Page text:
4. What Interior Factors Create the Right Environment?

Unlike some small businesses, the layout and interior design of an office rented for therapy use is critical. We all know that physical environment affects our emotions and behavior. When a client feels comfortable, relaxed, and safe in a therapy office, it builds therapeutic rapport and enhances self-disclosure. 

When scouting offices, occupy the space under consideration and imagine a therapy session taking place there. Is the space inviting as is? Are the walls thick and the doors solid to satisfy privacy concerns? Who controls the temperature? Is it quiet? Is the lighting warm and adjustable? 

Consider which elements in the office you are allowed to change and whether or not you want to spend the time and money to make those changes yourself. Can you paint the walls, hang artwork, and so forth to create a comfortable environment? Is the office semi-furnished? How much will furniture and other design elements add to your costs? What do you need to add to effectively soundproof the room? 

You can promote positive interaction with your clients through office modifications that follow healthcare design principles, such as clutter-free, light-filled spaces with greenery and soft seating. And don’t be shy about displaying your credentials: a study in the Journal of Environmental Psychology (Devlin, 2009) showed people rate mental health practitioners most favorably when they have more diplomas on the wall.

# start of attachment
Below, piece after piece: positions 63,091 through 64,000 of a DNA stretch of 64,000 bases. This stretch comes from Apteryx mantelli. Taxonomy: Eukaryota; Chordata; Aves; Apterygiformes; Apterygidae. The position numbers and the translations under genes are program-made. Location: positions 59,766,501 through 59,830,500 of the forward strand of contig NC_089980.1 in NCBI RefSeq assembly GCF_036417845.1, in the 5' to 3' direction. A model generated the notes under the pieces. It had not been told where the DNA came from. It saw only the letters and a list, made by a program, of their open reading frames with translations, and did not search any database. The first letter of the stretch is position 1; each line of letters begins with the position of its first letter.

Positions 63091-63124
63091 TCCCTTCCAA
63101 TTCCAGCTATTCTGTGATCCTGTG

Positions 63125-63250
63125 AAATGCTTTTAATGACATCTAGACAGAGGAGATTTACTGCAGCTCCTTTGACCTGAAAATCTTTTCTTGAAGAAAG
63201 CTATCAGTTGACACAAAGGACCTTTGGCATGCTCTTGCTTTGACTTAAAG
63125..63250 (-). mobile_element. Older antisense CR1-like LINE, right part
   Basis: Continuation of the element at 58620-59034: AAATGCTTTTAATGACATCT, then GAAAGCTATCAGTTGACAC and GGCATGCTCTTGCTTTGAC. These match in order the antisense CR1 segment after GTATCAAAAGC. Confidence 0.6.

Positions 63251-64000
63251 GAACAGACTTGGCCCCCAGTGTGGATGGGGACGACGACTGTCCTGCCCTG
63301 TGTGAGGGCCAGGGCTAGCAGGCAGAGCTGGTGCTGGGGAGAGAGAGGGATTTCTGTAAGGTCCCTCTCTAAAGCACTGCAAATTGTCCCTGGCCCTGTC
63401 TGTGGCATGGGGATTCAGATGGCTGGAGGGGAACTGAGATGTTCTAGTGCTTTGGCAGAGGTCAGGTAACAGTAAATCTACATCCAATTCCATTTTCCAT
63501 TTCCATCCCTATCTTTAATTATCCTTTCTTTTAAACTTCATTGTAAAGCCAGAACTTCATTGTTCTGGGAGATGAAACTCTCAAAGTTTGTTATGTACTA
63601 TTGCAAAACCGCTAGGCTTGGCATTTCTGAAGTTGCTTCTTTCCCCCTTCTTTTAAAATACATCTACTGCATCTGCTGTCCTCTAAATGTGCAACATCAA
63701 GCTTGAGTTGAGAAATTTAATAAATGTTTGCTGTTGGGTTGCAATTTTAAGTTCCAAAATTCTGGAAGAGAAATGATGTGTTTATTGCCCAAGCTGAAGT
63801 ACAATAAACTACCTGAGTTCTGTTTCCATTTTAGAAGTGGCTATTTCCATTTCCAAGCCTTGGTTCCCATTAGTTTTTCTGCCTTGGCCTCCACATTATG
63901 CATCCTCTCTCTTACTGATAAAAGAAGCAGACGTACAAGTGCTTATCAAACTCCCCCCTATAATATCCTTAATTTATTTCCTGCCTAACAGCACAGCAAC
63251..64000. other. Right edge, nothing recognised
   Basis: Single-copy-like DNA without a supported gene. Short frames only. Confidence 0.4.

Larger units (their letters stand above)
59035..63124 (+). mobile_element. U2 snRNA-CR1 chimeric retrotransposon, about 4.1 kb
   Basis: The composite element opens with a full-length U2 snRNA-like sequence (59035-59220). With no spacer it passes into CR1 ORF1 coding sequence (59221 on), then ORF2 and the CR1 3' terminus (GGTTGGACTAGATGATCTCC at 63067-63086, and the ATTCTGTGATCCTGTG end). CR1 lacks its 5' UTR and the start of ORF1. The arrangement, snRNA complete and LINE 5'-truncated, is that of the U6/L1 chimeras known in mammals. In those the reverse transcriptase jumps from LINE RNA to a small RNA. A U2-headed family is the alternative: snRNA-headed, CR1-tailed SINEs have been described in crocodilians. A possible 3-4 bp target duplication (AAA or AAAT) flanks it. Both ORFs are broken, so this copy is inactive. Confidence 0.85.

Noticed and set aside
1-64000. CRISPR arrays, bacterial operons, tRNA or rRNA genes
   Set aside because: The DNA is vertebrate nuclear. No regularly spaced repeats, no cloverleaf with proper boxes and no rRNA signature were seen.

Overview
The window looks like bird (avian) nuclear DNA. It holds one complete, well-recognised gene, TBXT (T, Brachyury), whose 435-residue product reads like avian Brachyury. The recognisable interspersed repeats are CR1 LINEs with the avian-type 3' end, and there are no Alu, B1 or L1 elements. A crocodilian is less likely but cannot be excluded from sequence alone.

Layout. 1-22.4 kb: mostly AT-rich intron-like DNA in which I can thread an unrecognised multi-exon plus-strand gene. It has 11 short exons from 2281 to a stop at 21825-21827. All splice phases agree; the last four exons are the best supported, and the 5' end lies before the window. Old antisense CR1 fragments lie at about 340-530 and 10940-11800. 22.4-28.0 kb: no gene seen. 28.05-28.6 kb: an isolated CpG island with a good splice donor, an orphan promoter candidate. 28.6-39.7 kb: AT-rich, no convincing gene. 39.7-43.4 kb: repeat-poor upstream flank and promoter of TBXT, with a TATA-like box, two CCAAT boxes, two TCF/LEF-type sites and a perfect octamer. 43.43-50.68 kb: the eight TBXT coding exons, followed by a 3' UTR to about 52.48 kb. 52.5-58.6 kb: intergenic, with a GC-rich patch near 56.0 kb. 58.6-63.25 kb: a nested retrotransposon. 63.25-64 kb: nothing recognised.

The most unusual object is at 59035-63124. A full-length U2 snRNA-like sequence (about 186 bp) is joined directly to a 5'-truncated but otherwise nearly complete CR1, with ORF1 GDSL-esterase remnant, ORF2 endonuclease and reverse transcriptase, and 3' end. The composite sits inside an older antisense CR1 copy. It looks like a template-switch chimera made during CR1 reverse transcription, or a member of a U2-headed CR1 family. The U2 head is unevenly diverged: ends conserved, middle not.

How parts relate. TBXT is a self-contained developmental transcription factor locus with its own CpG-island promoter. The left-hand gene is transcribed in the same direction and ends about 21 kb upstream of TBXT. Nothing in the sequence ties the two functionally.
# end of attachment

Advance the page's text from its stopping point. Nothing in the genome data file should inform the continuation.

Another thing we have found it useful to keep in mind is your client’s experience with the entire building location, from the first step of their visit to their last. Can they easily find a parking spot or bike rack? Is there a security system in place? Are accessibility aids incorporated throughout the building? Is the waiting room clean and well-maintained? Who are your neighbors? Is the bathroom centrally located? When you thoughtfully consider how your client will feel throughout each moment of their therapy session, your private practice is more likely to have positive therapist-client interactions and an advantageous retention rate, which will be reflected in your bottom line.  

This Health Affiliates Maine blog post is another in our series on Managing Your Private Practice, where we explore how to successfully run your private practice as a mental health clinician. Previous articles covered how to market your private practice [link to], create office policies [link to], and billing and finances [link to].